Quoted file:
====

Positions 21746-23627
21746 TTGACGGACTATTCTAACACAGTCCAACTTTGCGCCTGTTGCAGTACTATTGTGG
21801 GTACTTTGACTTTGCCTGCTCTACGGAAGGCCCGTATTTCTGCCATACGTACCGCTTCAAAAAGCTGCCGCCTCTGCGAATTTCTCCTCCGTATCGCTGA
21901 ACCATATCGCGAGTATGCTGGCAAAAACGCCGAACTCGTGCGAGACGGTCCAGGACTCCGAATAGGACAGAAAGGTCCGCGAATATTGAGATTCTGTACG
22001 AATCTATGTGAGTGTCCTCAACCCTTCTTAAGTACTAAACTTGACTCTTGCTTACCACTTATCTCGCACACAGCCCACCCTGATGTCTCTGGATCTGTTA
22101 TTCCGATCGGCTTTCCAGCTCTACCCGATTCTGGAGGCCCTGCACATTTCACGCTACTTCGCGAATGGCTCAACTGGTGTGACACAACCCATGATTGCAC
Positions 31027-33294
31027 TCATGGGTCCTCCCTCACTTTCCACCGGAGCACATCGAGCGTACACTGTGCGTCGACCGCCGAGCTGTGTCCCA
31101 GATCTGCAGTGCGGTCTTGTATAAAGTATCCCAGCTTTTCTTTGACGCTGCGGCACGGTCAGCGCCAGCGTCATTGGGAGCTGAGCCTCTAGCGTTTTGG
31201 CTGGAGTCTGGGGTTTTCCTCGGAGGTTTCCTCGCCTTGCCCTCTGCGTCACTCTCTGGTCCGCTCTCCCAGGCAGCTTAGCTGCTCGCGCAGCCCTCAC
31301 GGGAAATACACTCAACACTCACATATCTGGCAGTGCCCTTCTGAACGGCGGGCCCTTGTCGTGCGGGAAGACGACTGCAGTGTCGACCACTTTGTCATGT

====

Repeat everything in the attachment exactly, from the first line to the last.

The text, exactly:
Positions 21746-23627
21746 TTGACGGACTATTCTAACACAGTCCAACTTTGCGCCTGTTGCAGTACTATTGTGG
21801 GTACTTTGACTTTGCCTGCTCTACGGAAGGCCCGTATTTCTGCCATACGTACCGCTTCAAAAAGCTGCCGCCTCTGCGAATTTCTCCTCCGTATCGCTGA
21901 ACCATATCGCGAGTATGCTGGCAAAAACGCCGAACTCGTGCGAGACGGTCCAGGACTCCGAATAGGACAGAAAGGTCCGCGAATATTGAGATTCTGTACG
22001 AATCTATGTGAGTGTCCTCAACCCTTCTTAAGTACTAAACTTGACTCTTGCTTACCACTTATCTCGCACACAGCCCACCCTGATGTCTCTGGATCTGTTA
22101 TTCCGATCGGCTTTCCAGCTCTACCCGATTCTGGAGGCCCTGCACATTTCACGCTACTTCGCGAATGGCTCAACTGGTGTGACACAACCCATGATTGCAC
Positions 31027-33294
31027 TCATGGGTCCTCCCTCACTTTCCACCGGAGCACATCGAGCGTACACTGTGCGTCGACCGCCGAGCTGTGTCCCA
31101 GATCTGCAGTGCGGTCTTGTATAAAGTATCCCAGCTTTTCTTTGACGCTGCGGCACGGTCAGCGCCAGCGTCATTGGGAGCTGAGCCTCTAGCGTTTTGG
31201 CTGGAGTCTGGGGTTTTCCTCGGAGGTTTCCTCGCCTTGCCCTCTGCGTCACTCTCTGGTCCGCTCTCCCAGGCAGCTTAGCTGCTCGCGCAGCCCTCAC
31301 GGGAAATACACTCAACACTCACATATCTGGCAGTGCCCTTCTGAACGGCGGGCCCTTGTCGTGCGGGAAGACGACTGCAGTGTCGACCACTTTGTCATGT